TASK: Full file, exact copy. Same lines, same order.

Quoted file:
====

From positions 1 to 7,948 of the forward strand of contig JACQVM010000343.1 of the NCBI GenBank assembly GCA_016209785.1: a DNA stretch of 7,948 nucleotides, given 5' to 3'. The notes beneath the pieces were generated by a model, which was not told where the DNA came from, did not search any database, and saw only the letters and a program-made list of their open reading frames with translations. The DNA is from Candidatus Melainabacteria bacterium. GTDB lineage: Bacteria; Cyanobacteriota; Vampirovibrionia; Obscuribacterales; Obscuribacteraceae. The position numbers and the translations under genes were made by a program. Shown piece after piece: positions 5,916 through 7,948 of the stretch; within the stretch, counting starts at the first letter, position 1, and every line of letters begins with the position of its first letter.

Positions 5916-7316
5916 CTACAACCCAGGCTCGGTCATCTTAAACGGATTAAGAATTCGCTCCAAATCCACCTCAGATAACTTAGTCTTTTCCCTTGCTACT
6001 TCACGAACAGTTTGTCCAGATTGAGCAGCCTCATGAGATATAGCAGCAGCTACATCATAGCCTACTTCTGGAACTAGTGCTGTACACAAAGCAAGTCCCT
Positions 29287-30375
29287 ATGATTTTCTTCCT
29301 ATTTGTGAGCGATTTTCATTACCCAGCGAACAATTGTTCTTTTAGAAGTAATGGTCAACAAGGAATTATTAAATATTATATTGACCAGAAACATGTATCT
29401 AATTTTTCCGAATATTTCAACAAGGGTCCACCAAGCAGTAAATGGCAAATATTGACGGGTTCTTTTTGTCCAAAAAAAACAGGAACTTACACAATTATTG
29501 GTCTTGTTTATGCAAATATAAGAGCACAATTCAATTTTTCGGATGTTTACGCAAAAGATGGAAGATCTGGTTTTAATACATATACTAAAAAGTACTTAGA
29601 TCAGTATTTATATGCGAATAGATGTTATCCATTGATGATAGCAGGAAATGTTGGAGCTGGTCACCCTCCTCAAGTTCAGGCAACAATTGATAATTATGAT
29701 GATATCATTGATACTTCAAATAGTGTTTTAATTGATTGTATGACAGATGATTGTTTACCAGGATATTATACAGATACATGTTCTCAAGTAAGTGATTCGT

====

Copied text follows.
From positions 1 to 7,948 of the forward strand of contig JACQVM010000343.1 of the NCBI GenBank assembly GCA_016209785.1: a DNA stretch of 7,948 nucleotides, given 5' to 3'. The notes beneath the pieces were generated by a model, which was not told where the DNA came from, did not search any database, and saw only the letters and a program-made list of their open reading frames with translations. The DNA is from Candidatus Melainabacteria bacterium. GTDB lineage: Bacteria; Cyanobacteriota; Vampirovibrionia; Obscuribacterales; Obscuribacteraceae. The position numbers and the translations under genes were made by a program. Shown piece after piece: positions 5,916 through 7,948 of the stretch; within the stretch, counting starts at the first letter, position 1, and every line of letters begins with the position of its first letter.

Positions 5916-7316
5916 CTACAACCCAGGCTCGGTCATCTTAAACGGATTAAGAATTCGCTCCAAATCCACCTCAGATAACTTAGTCTTTTCCCTTGCTACT
6001 TCACGAACAGTTTGTCCAGATTGAGCAGCCTCATGAGATATAGCAGCAGCTACATCATAGCCTACTTCTGGAACTAGTGCTGTACACAAAGCAAGTCCCT
Positions 29287-30375
29287 ATGATTTTCTTCCT
29301 ATTTGTGAGCGATTTTCATTACCCAGCGAACAATTGTTCTTTTAGAAGTAATGGTCAACAAGGAATTATTAAATATTATATTGACCAGAAACATGTATCT
29401 AATTTTTCCGAATATTTCAACAAGGGTCCACCAAGCAGTAAATGGCAAATATTGACGGGTTCTTTTTGTCCAAAAAAAACAGGAACTTACACAATTATTG
29501 GTCTTGTTTATGCAAATATAAGAGCACAATTCAATTTTTCGGATGTTTACGCAAAAGATGGAAGATCTGGTTTTAATACATATACTAAAAAGTACTTAGA
29601 TCAGTATTTATATGCGAATAGATGTTATCCATTGATGATAGCAGGAAATGTTGGAGCTGGTCACCCTCCTCAAGTTCAGGCAACAATTGATAATTATGAT
29701 GATATCATTGATACTTCAAATAGTGTTTTAATTGATTGTATGACAGATGATTGTTTACCAGGATATTATACAGATACATGTTCTCAAGTAAGTGATTCGT